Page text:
New EU rules on PAH levels in food
New EU limits for contaminants will affect fish and mussels in particular
October 20, 2004
The Standing Committee on the Food Chain and Animal Health has voted in favor of a European Commission proposal to set maximum levels at EU level for Polycyclic Aromatic Hydrocarbons (PAH), in particular for benzo(a)pyrene. This applies to certain foods containing fats and oils and foods where smoking or drying processes might cause high levels of contamination. Maximum levels are also proposed for foods such as fish, where environmental pollution may cause high levels of contamination, for example resulting from oil spills. PAH have been shown to be carcinogenic and maximum levels are set to protect public health.
David Byrne, EU Commissioner for Health and Consumer Protection, welcomed the agreement: “Contamination with PAHs has been on our agenda for some time. This follows the incidents of contamination in vegetable oils in particular in 2001. Interim local measures were put in place to manage the problem in the short term whilst more data was gathered. We also made a thorough investigation of production practices and other potential sources of contamination. I am happy to see this agreement today, which will ensure the same level of protection of public health across the EU.”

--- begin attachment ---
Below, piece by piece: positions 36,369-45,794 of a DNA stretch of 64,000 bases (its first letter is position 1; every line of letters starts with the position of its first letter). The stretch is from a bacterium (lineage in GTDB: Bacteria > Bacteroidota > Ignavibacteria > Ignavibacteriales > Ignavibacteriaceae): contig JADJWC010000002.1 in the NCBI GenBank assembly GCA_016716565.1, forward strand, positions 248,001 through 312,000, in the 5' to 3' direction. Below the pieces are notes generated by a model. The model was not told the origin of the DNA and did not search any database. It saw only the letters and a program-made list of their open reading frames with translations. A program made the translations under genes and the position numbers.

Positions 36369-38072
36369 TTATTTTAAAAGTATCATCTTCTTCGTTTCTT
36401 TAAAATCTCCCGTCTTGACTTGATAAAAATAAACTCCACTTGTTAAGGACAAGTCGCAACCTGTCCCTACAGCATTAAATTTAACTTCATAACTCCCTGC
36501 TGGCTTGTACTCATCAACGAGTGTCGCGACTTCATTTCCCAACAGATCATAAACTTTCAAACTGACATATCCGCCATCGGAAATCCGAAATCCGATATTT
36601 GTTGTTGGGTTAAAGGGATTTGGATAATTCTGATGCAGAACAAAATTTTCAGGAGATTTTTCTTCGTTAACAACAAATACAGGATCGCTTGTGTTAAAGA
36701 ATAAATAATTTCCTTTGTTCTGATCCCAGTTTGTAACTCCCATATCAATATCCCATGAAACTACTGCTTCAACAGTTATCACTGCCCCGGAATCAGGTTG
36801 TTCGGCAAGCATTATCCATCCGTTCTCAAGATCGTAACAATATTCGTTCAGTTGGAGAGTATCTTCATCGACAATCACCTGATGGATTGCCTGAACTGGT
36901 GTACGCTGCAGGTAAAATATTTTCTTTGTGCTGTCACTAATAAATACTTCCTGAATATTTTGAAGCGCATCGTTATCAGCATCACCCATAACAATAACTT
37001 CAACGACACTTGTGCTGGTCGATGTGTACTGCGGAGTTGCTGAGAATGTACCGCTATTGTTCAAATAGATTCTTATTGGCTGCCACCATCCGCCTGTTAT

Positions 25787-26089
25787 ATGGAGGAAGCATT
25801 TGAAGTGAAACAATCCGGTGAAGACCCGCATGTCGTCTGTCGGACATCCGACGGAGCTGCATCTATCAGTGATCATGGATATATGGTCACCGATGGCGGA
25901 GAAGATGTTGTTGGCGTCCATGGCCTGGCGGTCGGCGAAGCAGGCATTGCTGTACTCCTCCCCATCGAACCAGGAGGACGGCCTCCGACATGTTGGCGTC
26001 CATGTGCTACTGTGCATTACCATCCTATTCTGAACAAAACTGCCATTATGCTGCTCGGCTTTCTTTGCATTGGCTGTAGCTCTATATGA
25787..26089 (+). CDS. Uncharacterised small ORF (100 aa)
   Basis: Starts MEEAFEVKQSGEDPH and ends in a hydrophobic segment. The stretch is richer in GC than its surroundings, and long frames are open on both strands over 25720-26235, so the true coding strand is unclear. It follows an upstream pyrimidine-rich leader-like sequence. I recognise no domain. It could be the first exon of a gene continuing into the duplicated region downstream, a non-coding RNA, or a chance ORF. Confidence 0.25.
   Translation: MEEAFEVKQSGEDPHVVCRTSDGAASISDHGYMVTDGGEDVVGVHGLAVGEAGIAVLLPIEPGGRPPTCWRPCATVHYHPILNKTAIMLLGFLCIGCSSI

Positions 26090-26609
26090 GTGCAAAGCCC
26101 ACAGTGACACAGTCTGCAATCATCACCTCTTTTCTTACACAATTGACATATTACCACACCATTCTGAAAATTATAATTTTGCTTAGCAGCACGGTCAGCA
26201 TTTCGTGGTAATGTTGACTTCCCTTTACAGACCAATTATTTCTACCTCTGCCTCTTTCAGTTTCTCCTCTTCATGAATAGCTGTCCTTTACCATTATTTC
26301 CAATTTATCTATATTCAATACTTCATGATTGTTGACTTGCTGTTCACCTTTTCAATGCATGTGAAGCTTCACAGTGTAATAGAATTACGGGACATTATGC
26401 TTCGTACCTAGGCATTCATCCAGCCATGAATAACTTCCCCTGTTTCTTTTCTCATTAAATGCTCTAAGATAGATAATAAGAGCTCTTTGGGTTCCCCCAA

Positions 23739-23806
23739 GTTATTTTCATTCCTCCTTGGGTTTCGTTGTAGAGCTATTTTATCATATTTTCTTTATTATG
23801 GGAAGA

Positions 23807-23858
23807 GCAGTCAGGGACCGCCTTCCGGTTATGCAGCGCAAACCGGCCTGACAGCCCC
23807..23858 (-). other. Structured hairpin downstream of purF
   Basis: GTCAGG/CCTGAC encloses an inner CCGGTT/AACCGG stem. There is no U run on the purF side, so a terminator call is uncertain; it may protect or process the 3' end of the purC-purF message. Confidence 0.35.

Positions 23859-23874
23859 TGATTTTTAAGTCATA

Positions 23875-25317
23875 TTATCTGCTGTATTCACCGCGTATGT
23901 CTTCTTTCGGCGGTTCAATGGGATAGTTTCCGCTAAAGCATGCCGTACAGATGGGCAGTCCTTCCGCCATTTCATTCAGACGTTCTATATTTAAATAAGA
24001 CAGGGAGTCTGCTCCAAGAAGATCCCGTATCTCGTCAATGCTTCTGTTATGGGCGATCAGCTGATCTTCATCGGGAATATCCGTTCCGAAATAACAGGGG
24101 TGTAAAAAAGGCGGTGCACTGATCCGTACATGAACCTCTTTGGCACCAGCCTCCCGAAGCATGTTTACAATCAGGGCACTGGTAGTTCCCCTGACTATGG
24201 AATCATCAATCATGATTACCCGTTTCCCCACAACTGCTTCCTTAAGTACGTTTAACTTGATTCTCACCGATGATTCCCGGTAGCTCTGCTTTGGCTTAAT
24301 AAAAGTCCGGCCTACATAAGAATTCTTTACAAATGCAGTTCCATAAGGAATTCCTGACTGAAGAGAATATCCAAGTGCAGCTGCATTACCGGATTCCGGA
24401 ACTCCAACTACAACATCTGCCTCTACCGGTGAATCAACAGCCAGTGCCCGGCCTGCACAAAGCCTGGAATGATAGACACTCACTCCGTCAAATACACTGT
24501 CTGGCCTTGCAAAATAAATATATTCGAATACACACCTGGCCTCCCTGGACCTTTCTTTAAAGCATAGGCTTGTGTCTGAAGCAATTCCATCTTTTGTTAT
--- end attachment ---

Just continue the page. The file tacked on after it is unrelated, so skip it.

PAH such as benzo(a)pyrene can be formed in foods during heating and drying processes which allow combustion products to come into direct contact with the food substance. The Standing Committee on the Food Chain and Animal Health consists of representatives of the Member States and is chaired by the European Commission. Having got the approval of the Member States, this Regulation will now have to be formally adopted by the European Commission in the near future.
The Scientific Committee on Food concluded in its opinion of 4 December 2002 that benzo(a)pyrene could be used as a marker for the occurrence and effect of carcinogenic PAH in food: